I am going to assume that you already know how important it is for you as an author or authoring group member (e.g., a firm) that all members have a shared understanding of what they are doing when they put pen to paper (or fingers on keyboard). However, just because everyone knows what they need
to do doesn’t mean everyone will do it (or even try). So here’s my advice: follow the rules outlined above!
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# 3 – Be Complete And Succinct
- Be clear and concise.
- Use short, simple sentences.
- Use short paragraphs.
- Use short words.
Use the active voice (by which I mean “the person who acted”). For example: “She ate her sandwich” instead of “Her sandwich was eaten by her”; or “I have been eating lunch outside for two years” instead of “Eating lunch outside for two years has been such a joy for me.”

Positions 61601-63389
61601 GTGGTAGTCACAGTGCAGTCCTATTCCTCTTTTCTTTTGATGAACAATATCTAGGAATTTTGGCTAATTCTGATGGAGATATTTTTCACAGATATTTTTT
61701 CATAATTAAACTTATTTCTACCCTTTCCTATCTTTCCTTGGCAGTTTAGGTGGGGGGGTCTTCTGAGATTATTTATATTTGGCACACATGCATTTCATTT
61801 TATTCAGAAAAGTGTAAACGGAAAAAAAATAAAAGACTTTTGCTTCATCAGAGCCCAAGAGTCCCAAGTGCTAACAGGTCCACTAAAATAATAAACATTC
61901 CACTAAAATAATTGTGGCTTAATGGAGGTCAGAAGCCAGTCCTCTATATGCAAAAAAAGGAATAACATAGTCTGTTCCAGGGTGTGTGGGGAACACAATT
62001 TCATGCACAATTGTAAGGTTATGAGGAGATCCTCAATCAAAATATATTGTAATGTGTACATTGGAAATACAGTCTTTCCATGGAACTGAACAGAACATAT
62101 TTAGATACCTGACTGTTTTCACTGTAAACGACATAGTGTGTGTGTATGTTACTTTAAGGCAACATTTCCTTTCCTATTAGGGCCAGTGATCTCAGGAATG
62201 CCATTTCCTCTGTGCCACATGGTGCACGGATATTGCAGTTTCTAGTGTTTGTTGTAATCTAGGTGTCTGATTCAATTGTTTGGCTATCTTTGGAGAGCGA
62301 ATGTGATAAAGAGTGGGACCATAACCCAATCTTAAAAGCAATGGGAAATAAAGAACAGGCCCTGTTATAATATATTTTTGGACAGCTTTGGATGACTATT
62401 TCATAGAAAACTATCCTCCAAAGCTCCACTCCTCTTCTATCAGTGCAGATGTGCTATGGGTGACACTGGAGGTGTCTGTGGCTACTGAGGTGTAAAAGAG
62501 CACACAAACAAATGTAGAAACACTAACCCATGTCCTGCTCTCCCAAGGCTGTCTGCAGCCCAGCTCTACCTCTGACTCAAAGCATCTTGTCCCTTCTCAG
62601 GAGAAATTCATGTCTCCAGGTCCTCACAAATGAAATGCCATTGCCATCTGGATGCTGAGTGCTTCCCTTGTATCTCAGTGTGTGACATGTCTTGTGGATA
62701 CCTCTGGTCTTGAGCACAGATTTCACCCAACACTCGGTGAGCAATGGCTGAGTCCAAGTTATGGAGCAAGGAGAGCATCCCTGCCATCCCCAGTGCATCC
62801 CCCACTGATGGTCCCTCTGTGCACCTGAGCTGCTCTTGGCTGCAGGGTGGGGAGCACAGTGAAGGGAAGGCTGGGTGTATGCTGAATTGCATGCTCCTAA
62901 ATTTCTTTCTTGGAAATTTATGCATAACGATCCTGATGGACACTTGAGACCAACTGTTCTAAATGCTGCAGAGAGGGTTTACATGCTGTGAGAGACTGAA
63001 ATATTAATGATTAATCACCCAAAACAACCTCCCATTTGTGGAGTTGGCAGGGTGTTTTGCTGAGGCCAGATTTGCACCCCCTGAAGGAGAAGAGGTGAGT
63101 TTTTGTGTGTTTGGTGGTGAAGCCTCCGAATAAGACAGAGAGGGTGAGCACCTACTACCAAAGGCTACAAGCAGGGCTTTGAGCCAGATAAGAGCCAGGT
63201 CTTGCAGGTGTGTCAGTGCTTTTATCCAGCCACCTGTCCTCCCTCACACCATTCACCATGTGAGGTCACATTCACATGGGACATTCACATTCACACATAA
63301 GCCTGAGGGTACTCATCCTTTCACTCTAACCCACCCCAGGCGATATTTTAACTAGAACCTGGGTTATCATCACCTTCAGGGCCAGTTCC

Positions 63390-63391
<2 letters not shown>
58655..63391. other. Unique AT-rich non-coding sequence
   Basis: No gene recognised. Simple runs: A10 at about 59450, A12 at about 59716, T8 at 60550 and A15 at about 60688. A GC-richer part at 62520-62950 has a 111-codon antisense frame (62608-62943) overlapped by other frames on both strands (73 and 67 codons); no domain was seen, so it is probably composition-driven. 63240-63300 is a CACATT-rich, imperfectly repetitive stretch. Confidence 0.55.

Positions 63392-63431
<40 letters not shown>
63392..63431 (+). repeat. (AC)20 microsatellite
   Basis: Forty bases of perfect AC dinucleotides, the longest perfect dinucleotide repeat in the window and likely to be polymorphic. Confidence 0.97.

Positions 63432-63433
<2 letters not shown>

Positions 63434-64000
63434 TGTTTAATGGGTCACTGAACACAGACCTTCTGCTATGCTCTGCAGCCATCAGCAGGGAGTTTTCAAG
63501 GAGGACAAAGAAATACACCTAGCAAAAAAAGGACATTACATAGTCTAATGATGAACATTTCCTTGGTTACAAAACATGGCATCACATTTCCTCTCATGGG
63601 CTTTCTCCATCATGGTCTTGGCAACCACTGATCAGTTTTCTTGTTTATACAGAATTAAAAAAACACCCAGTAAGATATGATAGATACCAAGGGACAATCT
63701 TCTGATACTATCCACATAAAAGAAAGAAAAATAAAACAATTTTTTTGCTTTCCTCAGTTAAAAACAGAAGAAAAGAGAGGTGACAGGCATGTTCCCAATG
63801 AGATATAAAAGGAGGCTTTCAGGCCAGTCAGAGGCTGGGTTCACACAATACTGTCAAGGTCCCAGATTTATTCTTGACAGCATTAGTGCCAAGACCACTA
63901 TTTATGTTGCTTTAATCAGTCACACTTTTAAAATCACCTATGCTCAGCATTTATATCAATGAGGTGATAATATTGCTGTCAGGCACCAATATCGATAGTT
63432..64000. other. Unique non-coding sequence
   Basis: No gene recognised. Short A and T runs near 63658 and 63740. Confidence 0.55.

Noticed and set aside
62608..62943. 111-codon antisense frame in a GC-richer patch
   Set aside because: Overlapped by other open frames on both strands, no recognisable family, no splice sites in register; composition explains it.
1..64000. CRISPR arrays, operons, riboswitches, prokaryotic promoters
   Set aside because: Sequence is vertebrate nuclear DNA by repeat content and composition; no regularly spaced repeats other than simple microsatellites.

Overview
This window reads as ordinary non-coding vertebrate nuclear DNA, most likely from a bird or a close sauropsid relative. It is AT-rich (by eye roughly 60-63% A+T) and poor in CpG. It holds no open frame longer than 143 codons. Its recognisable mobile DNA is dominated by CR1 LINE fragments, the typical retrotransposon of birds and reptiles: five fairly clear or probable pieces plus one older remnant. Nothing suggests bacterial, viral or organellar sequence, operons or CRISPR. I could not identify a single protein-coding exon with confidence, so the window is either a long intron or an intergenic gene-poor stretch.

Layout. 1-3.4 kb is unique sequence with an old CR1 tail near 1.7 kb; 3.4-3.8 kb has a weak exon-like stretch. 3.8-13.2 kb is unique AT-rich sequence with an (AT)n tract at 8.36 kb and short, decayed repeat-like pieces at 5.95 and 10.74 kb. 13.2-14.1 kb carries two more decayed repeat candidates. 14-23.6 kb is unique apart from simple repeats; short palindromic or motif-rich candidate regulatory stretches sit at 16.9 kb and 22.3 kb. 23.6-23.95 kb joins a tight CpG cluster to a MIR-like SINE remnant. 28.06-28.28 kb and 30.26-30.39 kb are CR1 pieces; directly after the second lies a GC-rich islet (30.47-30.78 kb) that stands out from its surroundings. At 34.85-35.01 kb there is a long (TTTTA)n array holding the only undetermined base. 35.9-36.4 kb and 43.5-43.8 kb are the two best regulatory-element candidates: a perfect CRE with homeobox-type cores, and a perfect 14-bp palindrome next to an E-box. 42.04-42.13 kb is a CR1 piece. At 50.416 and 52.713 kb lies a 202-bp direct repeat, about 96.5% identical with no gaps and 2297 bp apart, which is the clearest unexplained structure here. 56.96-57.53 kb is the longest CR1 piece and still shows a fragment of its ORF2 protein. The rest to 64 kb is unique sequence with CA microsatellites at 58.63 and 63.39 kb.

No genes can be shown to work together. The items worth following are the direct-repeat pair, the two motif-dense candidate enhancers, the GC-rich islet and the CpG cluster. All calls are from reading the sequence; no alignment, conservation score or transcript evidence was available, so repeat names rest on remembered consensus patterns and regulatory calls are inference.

Present tense: She eats her sandwiches every day with gusto; he works from home every Monday through Friday; they drink coffee and chat after dinner every night before bedtime at 10 pm sharp!
Past tense: At 8 am sharp on Mondays through Fridays people arrive at work in their cars as they do most mornings; after everyone left work on Saturdays there was no one left in the building except for my coworker Julia who stayed late working on a report that required some extra attention so she could finish it up before 9 pm.
When she had to go home because tomorrow is Sunday so there are no company meetings scheduled at all this week starting Monday morning when we all come back from our weekend off from work here in New York City where it rains most days during the winter months unless you live somewhere else where snow falls more frequently than rain does during peak season.